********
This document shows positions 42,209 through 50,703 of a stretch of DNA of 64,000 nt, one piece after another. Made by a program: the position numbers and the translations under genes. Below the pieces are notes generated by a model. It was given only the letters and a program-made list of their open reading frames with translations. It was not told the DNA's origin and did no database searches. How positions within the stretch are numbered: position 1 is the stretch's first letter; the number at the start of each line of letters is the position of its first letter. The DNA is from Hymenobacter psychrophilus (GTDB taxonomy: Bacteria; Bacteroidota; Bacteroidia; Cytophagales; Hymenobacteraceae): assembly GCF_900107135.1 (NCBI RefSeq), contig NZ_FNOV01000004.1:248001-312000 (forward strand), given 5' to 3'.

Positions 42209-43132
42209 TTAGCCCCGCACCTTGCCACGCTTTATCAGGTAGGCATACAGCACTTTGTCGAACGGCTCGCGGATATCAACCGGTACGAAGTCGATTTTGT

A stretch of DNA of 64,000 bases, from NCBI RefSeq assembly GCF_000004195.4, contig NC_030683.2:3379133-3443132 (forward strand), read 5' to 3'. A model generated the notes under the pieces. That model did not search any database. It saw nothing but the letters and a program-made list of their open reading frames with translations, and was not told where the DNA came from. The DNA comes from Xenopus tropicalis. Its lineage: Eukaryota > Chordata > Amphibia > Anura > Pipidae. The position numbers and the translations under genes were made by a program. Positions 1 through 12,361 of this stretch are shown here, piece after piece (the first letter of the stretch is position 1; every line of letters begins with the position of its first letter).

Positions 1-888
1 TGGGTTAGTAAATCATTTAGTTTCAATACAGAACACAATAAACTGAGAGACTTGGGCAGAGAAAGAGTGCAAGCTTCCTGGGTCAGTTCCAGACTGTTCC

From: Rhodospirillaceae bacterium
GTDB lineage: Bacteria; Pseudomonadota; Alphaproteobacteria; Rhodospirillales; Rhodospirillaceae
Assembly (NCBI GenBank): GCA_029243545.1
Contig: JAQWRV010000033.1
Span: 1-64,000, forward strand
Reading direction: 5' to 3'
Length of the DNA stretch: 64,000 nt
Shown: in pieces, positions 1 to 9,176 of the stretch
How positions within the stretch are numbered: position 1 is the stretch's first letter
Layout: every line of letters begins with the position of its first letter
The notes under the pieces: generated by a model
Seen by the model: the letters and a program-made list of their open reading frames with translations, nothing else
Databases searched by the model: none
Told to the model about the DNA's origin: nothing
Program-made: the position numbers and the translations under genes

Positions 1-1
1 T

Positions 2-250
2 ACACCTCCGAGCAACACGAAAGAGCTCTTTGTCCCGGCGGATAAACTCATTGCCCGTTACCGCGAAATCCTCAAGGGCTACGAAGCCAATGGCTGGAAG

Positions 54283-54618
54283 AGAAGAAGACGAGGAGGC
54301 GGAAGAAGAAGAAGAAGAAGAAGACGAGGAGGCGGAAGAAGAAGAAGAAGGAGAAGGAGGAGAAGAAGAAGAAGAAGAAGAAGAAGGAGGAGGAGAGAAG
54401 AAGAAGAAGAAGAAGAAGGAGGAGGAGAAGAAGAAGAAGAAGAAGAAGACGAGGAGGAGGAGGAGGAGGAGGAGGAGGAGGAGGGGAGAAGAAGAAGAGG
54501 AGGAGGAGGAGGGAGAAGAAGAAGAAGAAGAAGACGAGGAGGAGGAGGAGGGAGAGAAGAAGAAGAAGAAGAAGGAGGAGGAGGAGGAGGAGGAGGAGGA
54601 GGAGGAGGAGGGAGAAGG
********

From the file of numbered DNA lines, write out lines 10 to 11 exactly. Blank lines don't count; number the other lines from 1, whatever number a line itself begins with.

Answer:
Contig: JAQWRV010000033.1
Span: 1-64,000, forward strand